Wildebeest Hunting (approx. 20 Min)
Large antelope species account for a significant portion of Africa’s incredibly diverse large game stock. There is another species, however, which taxonomically belongs to the Alcelaphinae subfamily, but its appearance is more akin to that of a smaller buffalo. They roam Africa’s savannahs in vast herds and graze undisturbed in the company of other herbivores. The wildebeest is the exclusive resident of the African continent and has several subspecies. The more rare white-bearded wildebeest is native to Northern Tanzania and Southern Kenya.
The striped or blue wildebeest with darker tones is the most common subspecies. It has greyish-brown hair, while older specimen have bluish-grey tones. The neck and shoulders are often patterned with darker, vertical stripes. The bulls can be up to 1.5 meters tall at the withers, and they may weigh up to 300 kilograms.
The white-tailed wildebeest living in South-Africa got its name from its long, thick, light-coloured tail. The shape of its horns differs significantly from that of the striped wildebeest. The U-shaped, pointed horns curved forward, downward then upward lend a particularly combatant look to the beast. It is smaller in size than the striped wildebeest. The weight of the adult bull rarely exceeds 200 kilograms.
The wildebeest’s lean muscles make it incredibly tenacious. It is capable of standing up even after a perfect lung-shot and fight for survival for long minutes. The wildebeest herd is rather tight-knit. If one of them is in trouble, the others gather around and try to support their wounded mate.
For the wildebeest to be taken down immediately after a shot, the hunter must hit the beast’s cervical or spinal vertebrae. When that happens, the game collapses to the ground. The hunter, however, must still quickly reload and be ready to take another shot.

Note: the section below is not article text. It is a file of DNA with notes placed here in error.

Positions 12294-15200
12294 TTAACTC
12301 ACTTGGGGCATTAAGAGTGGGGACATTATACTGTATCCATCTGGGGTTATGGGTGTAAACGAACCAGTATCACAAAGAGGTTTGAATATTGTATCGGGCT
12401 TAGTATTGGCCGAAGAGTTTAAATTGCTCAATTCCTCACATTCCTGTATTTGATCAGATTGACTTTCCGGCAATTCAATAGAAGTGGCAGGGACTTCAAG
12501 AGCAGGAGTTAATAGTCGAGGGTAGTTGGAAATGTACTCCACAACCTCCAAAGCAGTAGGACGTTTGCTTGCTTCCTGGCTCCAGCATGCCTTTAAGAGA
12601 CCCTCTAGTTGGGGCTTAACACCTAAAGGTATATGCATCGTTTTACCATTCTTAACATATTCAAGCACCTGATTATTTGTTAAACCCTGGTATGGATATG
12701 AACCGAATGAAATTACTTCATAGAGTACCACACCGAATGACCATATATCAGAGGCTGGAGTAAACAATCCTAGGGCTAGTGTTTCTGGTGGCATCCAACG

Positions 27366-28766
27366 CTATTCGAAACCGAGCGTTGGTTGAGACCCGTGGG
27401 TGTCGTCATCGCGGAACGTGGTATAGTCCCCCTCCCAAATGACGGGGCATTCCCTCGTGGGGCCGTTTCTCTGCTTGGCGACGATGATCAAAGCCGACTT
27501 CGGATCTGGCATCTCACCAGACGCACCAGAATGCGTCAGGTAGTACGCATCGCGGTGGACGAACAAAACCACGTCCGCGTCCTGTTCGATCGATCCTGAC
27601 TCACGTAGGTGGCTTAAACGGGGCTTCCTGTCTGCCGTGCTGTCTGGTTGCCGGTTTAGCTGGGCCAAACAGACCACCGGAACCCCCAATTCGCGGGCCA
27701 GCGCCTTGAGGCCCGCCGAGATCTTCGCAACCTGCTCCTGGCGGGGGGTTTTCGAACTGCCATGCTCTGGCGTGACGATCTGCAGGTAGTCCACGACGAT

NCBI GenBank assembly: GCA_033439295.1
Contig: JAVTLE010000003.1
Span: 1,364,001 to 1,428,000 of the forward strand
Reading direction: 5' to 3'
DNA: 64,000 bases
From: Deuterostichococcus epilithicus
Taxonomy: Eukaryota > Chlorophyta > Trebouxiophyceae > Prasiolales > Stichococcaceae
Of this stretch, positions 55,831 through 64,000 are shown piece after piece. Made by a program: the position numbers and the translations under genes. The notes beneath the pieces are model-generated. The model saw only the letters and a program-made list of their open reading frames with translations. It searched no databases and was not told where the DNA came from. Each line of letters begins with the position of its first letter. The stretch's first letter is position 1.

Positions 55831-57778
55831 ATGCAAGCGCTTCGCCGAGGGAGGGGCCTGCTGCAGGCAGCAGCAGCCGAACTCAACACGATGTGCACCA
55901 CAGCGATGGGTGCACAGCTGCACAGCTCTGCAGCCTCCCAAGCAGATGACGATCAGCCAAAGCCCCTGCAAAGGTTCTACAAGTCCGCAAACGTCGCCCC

The bullet will often hit but not break the vertebrae. The grounded game can regain consciousness after a few seconds and escape.
The white-tailed wildebeest has dark brown hair, but older bulls may even be jet black. Its relatively large head is covered with shiny black hair. It has brush-like, vertical mane on its nose. In the case of older animals, the base of the bull’s horns, similarly to that of the cape buffalo, is completely grown together, forming a shield-like helmet covering the top of their heads.
A strong herd mentality is genetically coded with the wildebeests. Whether they live in the thicket or the open savannah, gathering in herds and enjoying the security that the herd provides is indispensable for these animals. The herd is almost always on the move. Even when feeding, they merely slow down and continue to head forward with small steps while grazing. The herd may vary significantly in number. Smaller groups with 20-30 animals are common, but at times of migration, there are giant herds numbering in the thousands. The larger the wildebeest herd, the more sentinels the hunters must trick to be able to make a kill.